While the works of RTC are prominent in the field, their part in the supply chain doesn’t end there. They ensure that the best quality product possible is offered into the market. After washing, beans are collected and brought to the RTC office in Kigali, Rwanda. Here, the beans are further washed, sorted by grade, and quality tested. Careful note is taken as to where the coffee came from and who grew it. Sample batches are roasted, ground, and brewed in order to test the quality that may be received by the consumer. If the coffee passes quality control, the beans are bagged and shipped off to their respective buyers and suppliers. While it may seem like an arduous process, each step ensures that the customer is receiving the best product possible.
RTC has the future in mind as they continue to improve their business. They are constantly looking for innovative farmers who are excited to produce a quality coffee crop. They are also finding ways to reduce waste from coffee processing, such as using the cherry byproducts from the washing stations that would be discarded with decomposers to form compost as an organic fertilizer for their coffee trees. They also closely monitor their product quality in order to attain certain certifications that allow them an all-access pass into some high-quality markets, such as to Starbucks. No matter what step of the line or time of year or day, the folks at Rwanda Trading Company are always striving for excellence through innovation.
Cultivating a Coffee Culture: The Next Steps
While this operation has created huge waves of success, there are still a few challenges to overcome. One in particular is being able to combat the current culture surrounding domestic coffee consumption. In Rwanda, tea is the preferred drink of choice, and a good cup of coffee is hard to come by (which is quite troubling to my need for caffeine). It is just not enjoyed by many Rwandans. In fact, only 3% of coffee produced here is consumed domestically. Coffee is seen as a drink for foreigners and a status symbol. This belief stems from the colonial beginnings of coffee cropping in Rwanda. Around a century ago, coffee was forcefully introduced to Rwandan farmers by the Belgian government in order to boost their own economy at the expense of these farmers. Because of this, coffee is not socially accepted within their culture and represents an overpowering with wealth.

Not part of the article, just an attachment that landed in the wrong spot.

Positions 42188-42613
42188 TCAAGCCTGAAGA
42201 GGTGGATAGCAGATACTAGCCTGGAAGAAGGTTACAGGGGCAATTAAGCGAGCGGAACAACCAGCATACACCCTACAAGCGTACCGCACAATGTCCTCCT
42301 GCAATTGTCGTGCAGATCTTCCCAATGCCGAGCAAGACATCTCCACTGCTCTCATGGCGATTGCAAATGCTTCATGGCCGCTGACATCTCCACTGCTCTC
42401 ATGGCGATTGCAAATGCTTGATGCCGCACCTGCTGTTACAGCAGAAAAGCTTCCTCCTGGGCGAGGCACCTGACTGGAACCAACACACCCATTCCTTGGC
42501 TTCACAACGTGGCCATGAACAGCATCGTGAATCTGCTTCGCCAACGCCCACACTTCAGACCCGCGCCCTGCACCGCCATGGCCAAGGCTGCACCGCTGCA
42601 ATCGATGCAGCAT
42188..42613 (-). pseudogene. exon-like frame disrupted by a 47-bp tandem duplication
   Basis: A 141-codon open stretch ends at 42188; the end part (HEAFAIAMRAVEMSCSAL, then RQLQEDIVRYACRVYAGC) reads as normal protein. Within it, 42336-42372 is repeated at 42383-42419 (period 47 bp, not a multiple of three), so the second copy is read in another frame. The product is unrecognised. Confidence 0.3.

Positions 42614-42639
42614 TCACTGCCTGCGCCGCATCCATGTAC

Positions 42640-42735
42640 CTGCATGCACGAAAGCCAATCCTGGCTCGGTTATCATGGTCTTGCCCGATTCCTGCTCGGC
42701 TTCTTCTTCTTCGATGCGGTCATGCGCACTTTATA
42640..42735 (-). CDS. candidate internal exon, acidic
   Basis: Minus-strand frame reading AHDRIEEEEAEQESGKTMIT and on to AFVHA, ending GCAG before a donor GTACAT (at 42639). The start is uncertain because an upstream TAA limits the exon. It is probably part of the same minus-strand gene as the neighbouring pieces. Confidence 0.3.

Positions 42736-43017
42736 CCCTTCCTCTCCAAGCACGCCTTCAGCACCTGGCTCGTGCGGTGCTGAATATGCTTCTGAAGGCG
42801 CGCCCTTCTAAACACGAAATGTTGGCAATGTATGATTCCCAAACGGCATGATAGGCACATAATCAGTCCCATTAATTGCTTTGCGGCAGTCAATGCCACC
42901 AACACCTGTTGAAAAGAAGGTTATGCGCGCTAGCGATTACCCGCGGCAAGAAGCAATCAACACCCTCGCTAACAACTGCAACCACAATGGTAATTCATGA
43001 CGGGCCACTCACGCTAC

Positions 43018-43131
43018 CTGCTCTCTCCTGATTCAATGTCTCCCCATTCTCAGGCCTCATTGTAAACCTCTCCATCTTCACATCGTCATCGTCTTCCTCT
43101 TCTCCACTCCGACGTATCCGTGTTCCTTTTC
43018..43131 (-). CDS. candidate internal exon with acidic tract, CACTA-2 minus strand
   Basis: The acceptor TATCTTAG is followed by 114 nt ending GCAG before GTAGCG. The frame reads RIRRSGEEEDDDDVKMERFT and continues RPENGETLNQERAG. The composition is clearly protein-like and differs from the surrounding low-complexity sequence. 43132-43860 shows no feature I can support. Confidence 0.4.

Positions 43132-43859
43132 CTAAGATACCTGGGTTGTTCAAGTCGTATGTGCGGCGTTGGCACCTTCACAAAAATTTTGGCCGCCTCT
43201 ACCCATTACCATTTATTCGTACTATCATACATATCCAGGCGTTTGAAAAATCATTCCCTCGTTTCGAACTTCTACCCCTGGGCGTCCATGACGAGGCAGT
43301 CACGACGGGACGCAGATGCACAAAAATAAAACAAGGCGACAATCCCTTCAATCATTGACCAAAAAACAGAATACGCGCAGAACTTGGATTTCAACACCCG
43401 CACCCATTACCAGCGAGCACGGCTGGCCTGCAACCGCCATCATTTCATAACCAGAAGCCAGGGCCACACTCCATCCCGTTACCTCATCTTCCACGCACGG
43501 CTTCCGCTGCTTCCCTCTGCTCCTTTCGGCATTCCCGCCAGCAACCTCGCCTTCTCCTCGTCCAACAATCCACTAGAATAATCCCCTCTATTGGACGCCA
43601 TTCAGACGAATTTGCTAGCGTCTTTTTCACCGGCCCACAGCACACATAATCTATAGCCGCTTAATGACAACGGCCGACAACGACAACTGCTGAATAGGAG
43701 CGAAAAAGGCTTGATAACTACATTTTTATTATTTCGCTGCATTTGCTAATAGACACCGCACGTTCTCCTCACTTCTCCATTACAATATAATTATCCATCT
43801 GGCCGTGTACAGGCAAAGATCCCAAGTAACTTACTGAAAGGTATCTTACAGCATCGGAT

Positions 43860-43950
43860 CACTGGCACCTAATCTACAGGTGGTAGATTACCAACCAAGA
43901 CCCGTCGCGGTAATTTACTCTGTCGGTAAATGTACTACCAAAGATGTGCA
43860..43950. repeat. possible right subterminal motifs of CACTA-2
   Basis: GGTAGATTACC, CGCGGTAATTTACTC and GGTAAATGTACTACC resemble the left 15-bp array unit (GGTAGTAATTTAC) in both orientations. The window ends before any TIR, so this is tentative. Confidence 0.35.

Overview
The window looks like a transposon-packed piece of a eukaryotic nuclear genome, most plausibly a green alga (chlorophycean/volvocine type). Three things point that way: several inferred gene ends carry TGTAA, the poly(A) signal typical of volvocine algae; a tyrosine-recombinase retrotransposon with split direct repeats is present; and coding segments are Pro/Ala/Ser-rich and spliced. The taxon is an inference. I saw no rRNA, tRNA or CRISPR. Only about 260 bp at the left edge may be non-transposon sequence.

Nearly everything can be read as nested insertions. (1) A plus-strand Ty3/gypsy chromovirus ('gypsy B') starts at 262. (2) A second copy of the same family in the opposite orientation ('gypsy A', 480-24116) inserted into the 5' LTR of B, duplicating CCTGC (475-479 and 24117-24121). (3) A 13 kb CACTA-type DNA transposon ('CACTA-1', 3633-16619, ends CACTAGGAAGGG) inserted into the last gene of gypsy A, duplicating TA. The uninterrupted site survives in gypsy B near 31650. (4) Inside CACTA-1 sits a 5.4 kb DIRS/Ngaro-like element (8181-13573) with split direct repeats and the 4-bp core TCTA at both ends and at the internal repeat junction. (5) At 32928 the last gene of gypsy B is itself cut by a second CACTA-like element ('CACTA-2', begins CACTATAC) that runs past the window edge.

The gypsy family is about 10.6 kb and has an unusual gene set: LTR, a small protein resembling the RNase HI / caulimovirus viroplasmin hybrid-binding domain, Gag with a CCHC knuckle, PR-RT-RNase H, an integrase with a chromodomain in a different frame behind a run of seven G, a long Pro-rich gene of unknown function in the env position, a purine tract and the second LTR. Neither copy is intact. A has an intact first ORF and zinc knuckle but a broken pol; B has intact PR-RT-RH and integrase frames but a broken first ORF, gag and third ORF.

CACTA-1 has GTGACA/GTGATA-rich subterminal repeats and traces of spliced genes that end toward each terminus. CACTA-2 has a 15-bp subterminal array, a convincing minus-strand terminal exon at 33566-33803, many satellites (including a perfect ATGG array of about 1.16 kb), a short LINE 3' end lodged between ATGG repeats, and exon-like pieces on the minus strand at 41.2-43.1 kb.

Until recently, coffee shops were scarce within the country. But coffee companies and producers like RTC are producing quality beans and grounds ready for domestic consumption. They provide great coffee at a great price so that those in surrounding communities are able to get their hands on affordable and delicious coffee. While the product is available, its capacity for adoption by Rwandans is all in the mindset. Coffee producers can encourage others to accept and promote the upcoming coffee culture through not only educating the farmers on how to provide a quality product, but also allowing the general public to have a phenomenal coffee experience.
Setting the (Coffee) Bar
Overall, it was a great experience to discuss how a business found a simple, yet effective, solution to a huge problem to the benefit of others. RTC is definitely centered around the success of farmers and is providing them huge resources to be able to be successful. Not only are they providing high-quality coffee (which I am so excited to bring home and share with my roommates and family), but they also set an example for what a successful enterprise can look like. Their simple logistical solution can create massive improvements in the lives of farmers, families, and communities — a win-win for both farmer and business. I think their community-centered mindset is going to make waves within the country and the coffee industry.